However, by proper feeding and selection of slot parameters, efficient broadband radiation may be achieved without including the parasitically coupled radiating patch 4 shown in FIG. 1b. Such an alternative configuration, which corresponds to the second preferred embodiment of the invention which will be described below, is shown in FIGS. 9a and 9b. In both cases shown in these Figures, the radiating patch layer has been removed, the radiating slot 3' performing alone the function of the radiating patch 4. For relatively small electrical thicknesses t (t≦λ/2) between the ground plane and the feeding patch 3 (as normally is the case), it is possible to include the patch on the same side as the ground plane 1, without eroding performance, as shown particularly in FIG. 9b. Additionally, such a configuration is advantageous in that the upper board on which the ground plane 1' and patch 3 are included may act as a protective cover for the radiating elements, rather than as a base for an additional element.
The feeding of the slot may be accomplished in a number of ways. By way of example, FIG. 10a shows a circular feed arrangement; FIG. 10b shows a paddle feed arrangement: and FIG. 10c shows a truncated line feed arrangement. With respect to FIG. 10c, it should be noted that the feedline 2 is not tapered.
Of these three techniques, the present inventors have found the paddle and truncated line feeds to be the most satisfactory under most operating conditions, and in all subsequent designs, the truncated line feed has been used exclusively with a variety of slot designs. Those slot designs will be described below.
FIGS. 11a-11f show examples of different shapes which the slot or slot/patch configuration of FIG. 1b may take, in order to achieve efficient radiation of linearly polarized signals. In this case, the slot 3' preferably is formed by the vacant area between any combination of circular, rectangular, or square shapes. The shape of the radiating patch, where used, preferably corresponds to the shape of the contour of the slot.
Measurements conducted on the type of patch coupled slot radiator shown in FIG. 1b indicate that efficient broadband radiation performance also is possible with that configuration. FIG. 12 shows the measured input match for a circular slot element feeding a circular radiating patch, which configuration is exemplified in FIG. 11b. A very wide match of over 14% bandwidth has been achieved.
Also the radiation pattern for such an element reveals the radiation and linear polarization purity of the element. FIG. 13 shows the typical E and H plane patterns for such an element. The frequency of interest is 3.93 GHz. The cross-polarization performance (top line in both the E-plane and H-plane graphs) over the main beam area is quite low--an attestation to good polarization purity.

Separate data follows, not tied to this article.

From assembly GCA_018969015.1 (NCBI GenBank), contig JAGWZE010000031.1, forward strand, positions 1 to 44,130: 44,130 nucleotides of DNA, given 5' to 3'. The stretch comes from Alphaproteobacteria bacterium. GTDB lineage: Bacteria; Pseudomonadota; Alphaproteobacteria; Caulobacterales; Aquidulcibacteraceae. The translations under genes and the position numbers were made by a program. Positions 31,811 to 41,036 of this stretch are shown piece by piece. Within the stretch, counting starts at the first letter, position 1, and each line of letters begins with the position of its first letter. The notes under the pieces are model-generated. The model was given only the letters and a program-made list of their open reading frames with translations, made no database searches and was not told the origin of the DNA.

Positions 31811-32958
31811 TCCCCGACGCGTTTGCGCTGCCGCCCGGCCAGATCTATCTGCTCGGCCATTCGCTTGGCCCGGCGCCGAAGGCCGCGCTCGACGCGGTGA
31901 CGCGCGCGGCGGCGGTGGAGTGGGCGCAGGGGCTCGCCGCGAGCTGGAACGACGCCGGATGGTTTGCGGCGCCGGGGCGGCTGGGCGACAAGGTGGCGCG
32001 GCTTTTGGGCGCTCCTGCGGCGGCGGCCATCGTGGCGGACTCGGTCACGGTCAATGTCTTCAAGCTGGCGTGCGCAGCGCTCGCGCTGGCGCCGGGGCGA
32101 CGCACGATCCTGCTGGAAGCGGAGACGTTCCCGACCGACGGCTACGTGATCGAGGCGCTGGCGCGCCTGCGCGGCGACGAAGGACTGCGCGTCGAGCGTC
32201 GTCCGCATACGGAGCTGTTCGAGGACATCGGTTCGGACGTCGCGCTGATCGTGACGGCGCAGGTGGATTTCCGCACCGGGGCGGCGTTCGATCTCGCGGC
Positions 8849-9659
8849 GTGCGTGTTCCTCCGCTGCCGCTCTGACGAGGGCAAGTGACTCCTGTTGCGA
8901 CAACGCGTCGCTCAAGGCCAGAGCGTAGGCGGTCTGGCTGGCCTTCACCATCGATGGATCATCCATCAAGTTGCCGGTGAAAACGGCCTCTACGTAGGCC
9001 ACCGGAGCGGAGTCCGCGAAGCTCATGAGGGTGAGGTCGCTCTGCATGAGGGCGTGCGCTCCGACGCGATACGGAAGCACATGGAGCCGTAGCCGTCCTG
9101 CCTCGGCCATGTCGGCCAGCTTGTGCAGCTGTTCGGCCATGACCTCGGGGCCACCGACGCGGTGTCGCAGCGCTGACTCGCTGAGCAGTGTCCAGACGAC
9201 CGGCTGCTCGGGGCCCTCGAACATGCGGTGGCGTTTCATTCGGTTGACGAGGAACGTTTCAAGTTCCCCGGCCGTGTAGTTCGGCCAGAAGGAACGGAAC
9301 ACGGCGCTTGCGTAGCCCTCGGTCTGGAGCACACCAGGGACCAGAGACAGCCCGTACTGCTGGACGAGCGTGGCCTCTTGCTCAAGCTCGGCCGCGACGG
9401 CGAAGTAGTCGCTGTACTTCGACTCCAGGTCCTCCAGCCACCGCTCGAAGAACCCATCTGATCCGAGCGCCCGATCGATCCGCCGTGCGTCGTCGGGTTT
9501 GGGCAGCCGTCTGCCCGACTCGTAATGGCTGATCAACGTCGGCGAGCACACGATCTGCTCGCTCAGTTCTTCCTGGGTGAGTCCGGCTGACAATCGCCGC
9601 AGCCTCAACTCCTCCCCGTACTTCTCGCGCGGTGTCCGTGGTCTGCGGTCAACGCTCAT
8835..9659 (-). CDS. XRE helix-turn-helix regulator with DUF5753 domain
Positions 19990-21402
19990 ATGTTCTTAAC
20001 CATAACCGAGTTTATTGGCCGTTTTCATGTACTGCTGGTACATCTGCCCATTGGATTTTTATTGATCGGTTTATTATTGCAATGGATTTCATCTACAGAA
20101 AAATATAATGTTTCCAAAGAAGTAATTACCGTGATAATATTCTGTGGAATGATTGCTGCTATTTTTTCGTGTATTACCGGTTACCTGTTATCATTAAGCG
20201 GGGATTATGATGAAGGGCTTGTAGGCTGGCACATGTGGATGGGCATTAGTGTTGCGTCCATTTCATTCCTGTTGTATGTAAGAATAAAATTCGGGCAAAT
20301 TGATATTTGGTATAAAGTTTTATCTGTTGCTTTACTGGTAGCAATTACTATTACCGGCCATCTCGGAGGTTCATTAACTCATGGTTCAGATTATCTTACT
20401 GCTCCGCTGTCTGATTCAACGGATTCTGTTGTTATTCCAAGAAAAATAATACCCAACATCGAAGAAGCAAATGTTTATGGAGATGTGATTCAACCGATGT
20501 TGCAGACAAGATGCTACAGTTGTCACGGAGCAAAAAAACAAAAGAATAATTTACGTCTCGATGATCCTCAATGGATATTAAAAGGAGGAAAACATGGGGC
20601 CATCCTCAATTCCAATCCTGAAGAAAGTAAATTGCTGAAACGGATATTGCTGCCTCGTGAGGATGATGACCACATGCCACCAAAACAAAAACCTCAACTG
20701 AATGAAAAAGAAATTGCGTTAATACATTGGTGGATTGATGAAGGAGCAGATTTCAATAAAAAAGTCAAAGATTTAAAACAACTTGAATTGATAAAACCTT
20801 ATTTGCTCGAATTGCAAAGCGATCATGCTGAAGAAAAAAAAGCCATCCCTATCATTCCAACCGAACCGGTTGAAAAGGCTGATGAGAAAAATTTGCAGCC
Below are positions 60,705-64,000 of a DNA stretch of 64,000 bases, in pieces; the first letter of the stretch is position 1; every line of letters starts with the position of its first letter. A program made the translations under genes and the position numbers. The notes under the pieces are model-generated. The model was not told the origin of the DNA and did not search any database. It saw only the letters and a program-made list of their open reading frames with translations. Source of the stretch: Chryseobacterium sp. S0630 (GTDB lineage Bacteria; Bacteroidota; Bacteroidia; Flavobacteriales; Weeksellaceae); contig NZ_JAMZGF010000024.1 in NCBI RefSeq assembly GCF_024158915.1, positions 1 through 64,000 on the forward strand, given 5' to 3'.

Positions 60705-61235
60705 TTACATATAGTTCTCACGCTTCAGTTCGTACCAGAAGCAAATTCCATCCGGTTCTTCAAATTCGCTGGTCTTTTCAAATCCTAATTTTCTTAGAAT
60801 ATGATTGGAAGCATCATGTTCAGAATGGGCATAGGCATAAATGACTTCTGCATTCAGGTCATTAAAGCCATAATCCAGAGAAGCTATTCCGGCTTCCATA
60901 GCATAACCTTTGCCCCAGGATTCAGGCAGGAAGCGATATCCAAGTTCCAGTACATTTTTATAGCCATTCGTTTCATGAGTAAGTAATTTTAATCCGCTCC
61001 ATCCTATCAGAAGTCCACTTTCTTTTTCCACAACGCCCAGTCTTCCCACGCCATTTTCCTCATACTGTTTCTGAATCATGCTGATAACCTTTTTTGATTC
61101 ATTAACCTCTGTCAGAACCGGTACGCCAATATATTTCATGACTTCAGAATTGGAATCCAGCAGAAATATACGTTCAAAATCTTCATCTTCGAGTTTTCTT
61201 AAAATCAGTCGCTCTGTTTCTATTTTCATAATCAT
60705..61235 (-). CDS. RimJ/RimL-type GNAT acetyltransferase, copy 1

Efficient radiators also may be achieved by implementing either of the configurations shown in FIGS. 9a and 9b. In these configurations, as noted above, the coupled radiating patch 4 has been eliminated. FIG. 14 shows the input return loss of an annular slot fed by a truncated stripline feed; this configuration is shown in FIG. 10c, and in FIG. 11 generally. As can be seen from the graph, there is a range of 800 MHz with better than 10 dB return loss. This corresponds to approximately 20% of usable bandwidth.
FIGS. 15a and 15b show an array of four annular slot elements of the type shown in FIG. 9a and 9b. The radiating slots are shown in FIG. 15a: the power dividing network is shown in FIG. 15b. Elements in this type of array also exhibit efficient radiation properties. FIG. 16 is a graph of the measured gain of that four-element array, and shows the efficient performance of such a four-element array over a wide bandwidth. Also, from FIG. 16 it is apparent that an element gain of greater than 8 dB may be attributed to the radiating element. Larger arrays of such elements also exhibit high efficiency.
FIGS. 11a, 11c, and 11d depict a square-shaped linearly polarized slot radiator that has good broadband performance and is a highly efficient radiator. FIG. 17 shows the measured gain for an array of four such elements, and demonstrate a gain of over 8.5 dB for individual elements in that array. Again, larger arrays of such elements have proved to be very efficient, and have displayed excellent polarization characteristics.
FIG. 18a shows a 64-element slot array design, and FIG. 18b shows the power divider network for that array design. FIGS. 19 and 20 show the corresponding gain and radiation performance that array. FIG. 19 shows that the array of FIGS. 18a-18b has an overall efficiency approaching 65%. In FIG. 20, the frequency of interest is 4 GHz. In this Figure, it can be seen from the radiation pattern of the array that the feeding element generates low cross polarization.